The first thing I had to do after laughing through, weeping over, and reveling in The Secret Life of Walter Mitty was grab two amazing songs off the soundtrack to listen to over and over again, to recapture the walking-on-air feeling the movie left me with.
Those songs are "Step Out" by Swedish folk-pop singer José González and "Dirty Paws" by indie Icelandic band Of Monsters and Men. The songs help buoy the movie with a sense of the fairy tale, but also with a very modern ache for something more than what reality is offering.
Oh my god, I love this movie. You know, in a way that makes me wanna cry over its bittersweetly pragmatic approach to dealing with that ache for something more.
This bears little resemblance to the James Thurber short story or the 1947 film. Ben Stiller's Walter Mitty is not an ineffectual, henpecked doofus. He's been doing quite a responsible job extremely well for a decade and a half, as photo manager for Life magazine, and the only one able to deal with Indiana Jones-esque photographer Sean O'Connell (Sean Penn). But now a valuable O'Connell negative has gone missing, and Walter is pushed into what becomes the sort of adventure he often daydreams about.
There is wonderfully funny, downright thrilling stuff in Walter's daydreams, ridiculously preposterous and quixotic stuff. The best of it is the fantasy superhero sequence in which Walter battles his new boss (Adam Scott) through the streets of midtown Manhattan.
But as fantastic as the daydreamy sequences are, even better are the real adventures that gentle Walter has on his quest. Walter's astonishment after one amazing event bursts out as a half-horrified, half-delighted, "Oh my god, that really happened!" Stiller-the-director works glory without needing to resort to fantasy: Later, when Walter skateboards his way through the hills of rural Iceland, the palpable authenticity of such a physical feat is what makes it so electrifying.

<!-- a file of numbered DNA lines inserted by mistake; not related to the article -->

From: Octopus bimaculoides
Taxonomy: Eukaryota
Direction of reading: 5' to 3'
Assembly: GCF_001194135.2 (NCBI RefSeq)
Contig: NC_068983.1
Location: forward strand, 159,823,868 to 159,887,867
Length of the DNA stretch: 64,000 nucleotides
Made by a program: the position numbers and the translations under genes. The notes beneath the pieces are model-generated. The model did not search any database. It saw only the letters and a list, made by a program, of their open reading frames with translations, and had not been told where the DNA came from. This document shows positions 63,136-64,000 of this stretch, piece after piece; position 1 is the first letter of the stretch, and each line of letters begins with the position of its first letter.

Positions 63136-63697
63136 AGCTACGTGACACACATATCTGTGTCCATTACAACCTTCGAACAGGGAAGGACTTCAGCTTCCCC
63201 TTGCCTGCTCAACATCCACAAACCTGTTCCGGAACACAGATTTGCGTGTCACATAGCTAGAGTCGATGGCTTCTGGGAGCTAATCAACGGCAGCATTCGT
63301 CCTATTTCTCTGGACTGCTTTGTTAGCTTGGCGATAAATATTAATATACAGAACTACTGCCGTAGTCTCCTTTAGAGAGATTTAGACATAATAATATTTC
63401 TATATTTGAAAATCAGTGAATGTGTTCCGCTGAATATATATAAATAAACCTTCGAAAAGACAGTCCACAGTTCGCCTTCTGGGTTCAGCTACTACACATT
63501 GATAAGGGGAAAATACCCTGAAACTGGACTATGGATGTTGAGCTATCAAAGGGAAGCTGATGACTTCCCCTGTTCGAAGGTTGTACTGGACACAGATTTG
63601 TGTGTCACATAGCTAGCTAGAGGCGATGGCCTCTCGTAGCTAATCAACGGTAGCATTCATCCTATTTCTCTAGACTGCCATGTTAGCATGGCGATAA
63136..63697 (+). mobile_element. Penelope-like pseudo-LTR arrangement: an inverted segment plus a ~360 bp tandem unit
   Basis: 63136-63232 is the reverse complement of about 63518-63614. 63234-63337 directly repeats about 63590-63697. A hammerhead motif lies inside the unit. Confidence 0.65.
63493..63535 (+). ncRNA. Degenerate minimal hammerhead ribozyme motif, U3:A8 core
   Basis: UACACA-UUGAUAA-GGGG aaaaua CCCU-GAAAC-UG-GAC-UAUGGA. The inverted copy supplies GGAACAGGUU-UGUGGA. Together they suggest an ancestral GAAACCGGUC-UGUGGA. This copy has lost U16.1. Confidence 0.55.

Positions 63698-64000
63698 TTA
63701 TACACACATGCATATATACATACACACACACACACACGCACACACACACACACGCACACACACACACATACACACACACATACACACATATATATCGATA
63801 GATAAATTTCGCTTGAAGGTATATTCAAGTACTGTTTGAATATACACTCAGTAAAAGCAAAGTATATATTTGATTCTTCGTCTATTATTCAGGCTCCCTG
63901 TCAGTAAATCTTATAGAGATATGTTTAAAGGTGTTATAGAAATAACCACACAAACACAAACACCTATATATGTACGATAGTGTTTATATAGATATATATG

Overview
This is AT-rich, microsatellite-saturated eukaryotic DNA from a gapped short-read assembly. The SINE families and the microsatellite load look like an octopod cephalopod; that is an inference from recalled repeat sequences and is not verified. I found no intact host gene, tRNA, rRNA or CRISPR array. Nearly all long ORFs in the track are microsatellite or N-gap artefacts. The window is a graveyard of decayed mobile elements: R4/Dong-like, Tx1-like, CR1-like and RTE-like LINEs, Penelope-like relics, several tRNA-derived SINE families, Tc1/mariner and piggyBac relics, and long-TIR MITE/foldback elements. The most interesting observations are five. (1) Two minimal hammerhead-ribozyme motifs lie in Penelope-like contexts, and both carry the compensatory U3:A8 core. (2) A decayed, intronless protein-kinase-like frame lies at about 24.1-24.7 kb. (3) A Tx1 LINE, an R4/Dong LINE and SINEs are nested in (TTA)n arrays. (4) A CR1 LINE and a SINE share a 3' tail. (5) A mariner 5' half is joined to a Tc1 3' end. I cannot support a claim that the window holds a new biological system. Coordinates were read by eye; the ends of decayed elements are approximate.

Yes, Iceland. Walter's journey is a globe-hopping one, and it is fraught with mundane practicalities. Amid his great adventure, Walter is counting his pennies. Daydreaming is cheaper! Though not as much fun.
Actually heartbreaking, though, is the uncommented-upon integrity that is driving Walter. That new boss? He's come in to shut down Life magazine, and Walter is about to lose the job that he is now taking his life in his hands to complete. He could have just let the missing negative go. What difference would it make, in the long run, or even in the short term?
The film makes no bones about Life's fate. There is no prospect that it will be saved at the last minute. (The real magazine ceased publication as a standalone monthly back in 2000.) It's clear, then, that as much as Walter would like to impress his pretty coworker (Kristen Wiig) with his derring-do, the lengths he goes to here in pursuit of that negative are about maintaining his own soul as his world is falling apart. Will he be downsized out of existence? Or will he endure?
And that may be the most bittersweet thing about The Secret Life of Walter Mitty — the smallness of its expectations for its hero. Thank goodness it goes about pushing him toward a good end in a way that is as cheery and as airy as it is. I'm not sure I could bear it otherwise.